Preliminary version of password security changes.
The basic premise is anywhere client-side SHA1 hashing of passwords was previously done has been replaced with RSA encryption of the password.
In addition, simple SHA1 hashing previously in place has been replaced with blowfish + salt. Now stored in new table “users_secure”. With the intention of implementing a mechanism where a database user with higher privileges will be used to handle user/password operations in the near future. This approach should mitigate some risk of SQL-Injection issues.
An administrator creating a user or changing an existing user’s password requires re-confirmation of the administrator’s password.
A user changing his own password also must confirm his present password.
The RSA encryption and blowfish strategies are being applied in the ON-site portal as well. Offsite portal is unchanged.
SSL is still highly recommended, but what happens is whenever a password needs to be transmitted, the client requests a one-time-use public-key from the server. Server stores the corresponding private key in a new table rsa_pairs. When the client sends the data, the server retrieves the private-key from the DB and uses it to decrypt the sensitive information from the client. The private-key is then deleted from the table after it’s used.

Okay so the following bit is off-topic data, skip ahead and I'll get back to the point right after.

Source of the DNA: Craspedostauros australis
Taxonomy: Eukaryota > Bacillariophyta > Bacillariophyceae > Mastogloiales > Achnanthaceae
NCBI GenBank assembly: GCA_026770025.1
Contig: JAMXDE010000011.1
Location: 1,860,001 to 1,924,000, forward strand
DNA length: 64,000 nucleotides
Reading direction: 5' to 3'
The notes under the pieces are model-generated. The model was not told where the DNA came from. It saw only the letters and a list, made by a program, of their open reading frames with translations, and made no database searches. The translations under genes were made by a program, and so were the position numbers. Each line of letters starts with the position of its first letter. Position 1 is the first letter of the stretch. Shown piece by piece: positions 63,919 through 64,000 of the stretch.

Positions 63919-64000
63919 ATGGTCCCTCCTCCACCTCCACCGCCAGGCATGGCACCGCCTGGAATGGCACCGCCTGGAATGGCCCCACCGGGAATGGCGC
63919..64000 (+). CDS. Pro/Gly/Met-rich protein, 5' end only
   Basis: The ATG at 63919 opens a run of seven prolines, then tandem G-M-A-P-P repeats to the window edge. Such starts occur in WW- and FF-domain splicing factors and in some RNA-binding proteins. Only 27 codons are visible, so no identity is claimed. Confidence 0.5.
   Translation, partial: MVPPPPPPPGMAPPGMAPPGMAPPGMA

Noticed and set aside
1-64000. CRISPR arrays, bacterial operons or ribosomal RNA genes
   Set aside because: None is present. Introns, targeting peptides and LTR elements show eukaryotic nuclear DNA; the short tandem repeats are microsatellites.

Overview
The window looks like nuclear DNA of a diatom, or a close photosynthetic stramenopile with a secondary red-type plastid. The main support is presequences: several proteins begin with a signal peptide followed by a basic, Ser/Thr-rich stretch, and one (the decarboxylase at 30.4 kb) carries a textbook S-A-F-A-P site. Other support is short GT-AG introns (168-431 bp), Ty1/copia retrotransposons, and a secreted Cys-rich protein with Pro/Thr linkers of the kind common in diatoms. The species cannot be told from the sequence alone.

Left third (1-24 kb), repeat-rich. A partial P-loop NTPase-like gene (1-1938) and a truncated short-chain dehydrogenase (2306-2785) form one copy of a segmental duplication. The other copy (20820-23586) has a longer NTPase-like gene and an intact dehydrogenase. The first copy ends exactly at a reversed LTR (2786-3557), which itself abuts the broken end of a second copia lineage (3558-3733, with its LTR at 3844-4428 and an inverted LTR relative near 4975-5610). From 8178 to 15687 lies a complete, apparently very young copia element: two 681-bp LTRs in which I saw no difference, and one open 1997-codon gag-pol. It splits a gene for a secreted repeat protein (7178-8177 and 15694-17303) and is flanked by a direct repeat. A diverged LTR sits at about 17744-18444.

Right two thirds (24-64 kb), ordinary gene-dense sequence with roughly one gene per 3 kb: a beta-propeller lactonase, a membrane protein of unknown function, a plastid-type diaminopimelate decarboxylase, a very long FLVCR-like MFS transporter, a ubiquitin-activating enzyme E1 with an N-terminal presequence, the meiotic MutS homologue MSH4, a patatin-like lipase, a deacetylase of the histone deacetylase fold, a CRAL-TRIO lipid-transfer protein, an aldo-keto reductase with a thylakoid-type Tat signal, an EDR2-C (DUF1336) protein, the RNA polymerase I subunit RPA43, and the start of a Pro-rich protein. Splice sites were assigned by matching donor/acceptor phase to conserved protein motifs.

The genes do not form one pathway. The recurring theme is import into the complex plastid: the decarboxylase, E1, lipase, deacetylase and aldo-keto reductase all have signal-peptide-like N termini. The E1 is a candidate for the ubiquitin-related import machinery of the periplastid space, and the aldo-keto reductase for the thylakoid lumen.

Assuming there are no major bugs, migration of the data in the tables themselves does not require any effort. The first time a user logs in the SHA1 hash is replaced with blowfish/salt automatically.
There is a new global flag ‘password_compatibility’ that can be toggled after all user’s password have been updated, that prevents any “stray use” of SHA1. (The compatibility/migration routines are always skipped and only authentication by blowfish will work.
The main point is to address potential “pass-the-hash” and rainbow table vulnerabilities.